3.1. Demographic Information
A total of 193 patients were included and analyzed in this study. The majority of the patients were females with a mean ± SD age of 65 ± 11 years. Demographic data and baseline characteristics are presented in Table 1. Most of the cases were diagnosed to have spinal osteoporosis, representing 81% of the patients. According to the T-score of the hip at baseline, 48 (53%) out of the 90 osteoporotic patients had severe osteoporosis. Based on the T-score of the spine at baseline, 96 (75%) out of the 128 osteoporotic patients had severe osteoporosis. Thirty-seven patients discontinued the therapy. The most common reason for discontinuation was patient preference (21 cases). The mean ± SD serum calcium of the patients at baseline and months 3, 6, 9, and 12 was 9.4 ± 0.55, 9.4 ± 0.60, 9.4 ± 0.62, 9.3 ± 0.46, and 9.3 ± 0.45 mg/dL, respectively. The mean ± SD of serum vitamin 25-hydroxyvitamin D level at baseline and 12 months was 36.3 ± 21.9 and 35 ± 10.4 ng/mL, respectively.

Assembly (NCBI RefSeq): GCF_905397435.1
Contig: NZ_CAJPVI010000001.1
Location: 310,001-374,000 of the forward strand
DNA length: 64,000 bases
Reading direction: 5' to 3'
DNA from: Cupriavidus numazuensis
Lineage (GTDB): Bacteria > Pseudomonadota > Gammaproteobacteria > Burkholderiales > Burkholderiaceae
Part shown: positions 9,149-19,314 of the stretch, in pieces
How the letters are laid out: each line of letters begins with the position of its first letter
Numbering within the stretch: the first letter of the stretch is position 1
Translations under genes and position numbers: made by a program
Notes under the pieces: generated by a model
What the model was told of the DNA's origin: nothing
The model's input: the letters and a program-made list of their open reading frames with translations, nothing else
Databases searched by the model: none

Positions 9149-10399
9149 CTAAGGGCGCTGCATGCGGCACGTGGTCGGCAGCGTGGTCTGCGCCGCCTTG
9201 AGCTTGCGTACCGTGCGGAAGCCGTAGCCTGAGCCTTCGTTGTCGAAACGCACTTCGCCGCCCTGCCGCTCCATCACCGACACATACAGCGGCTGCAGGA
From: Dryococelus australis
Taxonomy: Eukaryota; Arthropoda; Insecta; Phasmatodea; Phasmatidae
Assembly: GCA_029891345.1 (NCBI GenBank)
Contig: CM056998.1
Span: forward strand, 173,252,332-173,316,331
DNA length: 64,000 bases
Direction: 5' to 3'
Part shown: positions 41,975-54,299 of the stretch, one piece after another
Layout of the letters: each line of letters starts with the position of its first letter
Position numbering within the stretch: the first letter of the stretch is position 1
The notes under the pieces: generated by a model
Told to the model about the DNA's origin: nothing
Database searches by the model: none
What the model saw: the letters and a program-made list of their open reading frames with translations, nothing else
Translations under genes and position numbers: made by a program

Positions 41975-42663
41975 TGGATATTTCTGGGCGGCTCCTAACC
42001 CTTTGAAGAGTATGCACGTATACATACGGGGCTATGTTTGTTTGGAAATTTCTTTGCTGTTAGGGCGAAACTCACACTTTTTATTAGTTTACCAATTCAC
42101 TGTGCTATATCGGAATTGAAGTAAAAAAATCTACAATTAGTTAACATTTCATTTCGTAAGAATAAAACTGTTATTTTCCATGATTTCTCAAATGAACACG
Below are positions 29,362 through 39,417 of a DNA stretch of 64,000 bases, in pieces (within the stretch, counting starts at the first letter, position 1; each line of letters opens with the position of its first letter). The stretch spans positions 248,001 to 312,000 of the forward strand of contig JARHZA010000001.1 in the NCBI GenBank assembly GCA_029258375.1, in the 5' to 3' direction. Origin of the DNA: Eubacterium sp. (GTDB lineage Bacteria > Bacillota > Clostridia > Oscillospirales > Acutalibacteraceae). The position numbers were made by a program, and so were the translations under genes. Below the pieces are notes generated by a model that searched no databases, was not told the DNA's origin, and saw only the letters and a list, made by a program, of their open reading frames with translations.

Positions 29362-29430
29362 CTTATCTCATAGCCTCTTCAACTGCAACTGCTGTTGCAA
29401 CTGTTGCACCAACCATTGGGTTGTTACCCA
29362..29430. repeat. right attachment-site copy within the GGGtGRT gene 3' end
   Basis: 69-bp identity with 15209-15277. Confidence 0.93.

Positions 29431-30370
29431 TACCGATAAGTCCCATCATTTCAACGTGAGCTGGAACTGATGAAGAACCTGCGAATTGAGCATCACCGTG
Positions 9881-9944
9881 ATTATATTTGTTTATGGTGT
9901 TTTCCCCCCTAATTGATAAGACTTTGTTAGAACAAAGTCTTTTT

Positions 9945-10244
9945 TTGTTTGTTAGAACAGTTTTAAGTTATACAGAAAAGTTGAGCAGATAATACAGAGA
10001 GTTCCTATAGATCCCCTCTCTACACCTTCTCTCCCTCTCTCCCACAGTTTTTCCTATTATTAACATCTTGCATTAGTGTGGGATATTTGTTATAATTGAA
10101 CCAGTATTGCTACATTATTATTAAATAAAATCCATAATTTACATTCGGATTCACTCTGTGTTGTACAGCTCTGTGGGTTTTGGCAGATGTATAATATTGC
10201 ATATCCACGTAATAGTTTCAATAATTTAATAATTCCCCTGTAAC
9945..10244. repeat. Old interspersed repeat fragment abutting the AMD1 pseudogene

The incidence of AEs among the 193 included patients is listed in Table 2. Hypercalcemia was the most commonly observed side effect of CinnoPar® (4%).
Ninety-five percent of the observed AEs were considered at least possibly related based on the causality assessment of the AEs. All observed AEs were of grade 1 or 2, and no deaths, serious AEs, or other significant AEs occurred in this postmarketing study.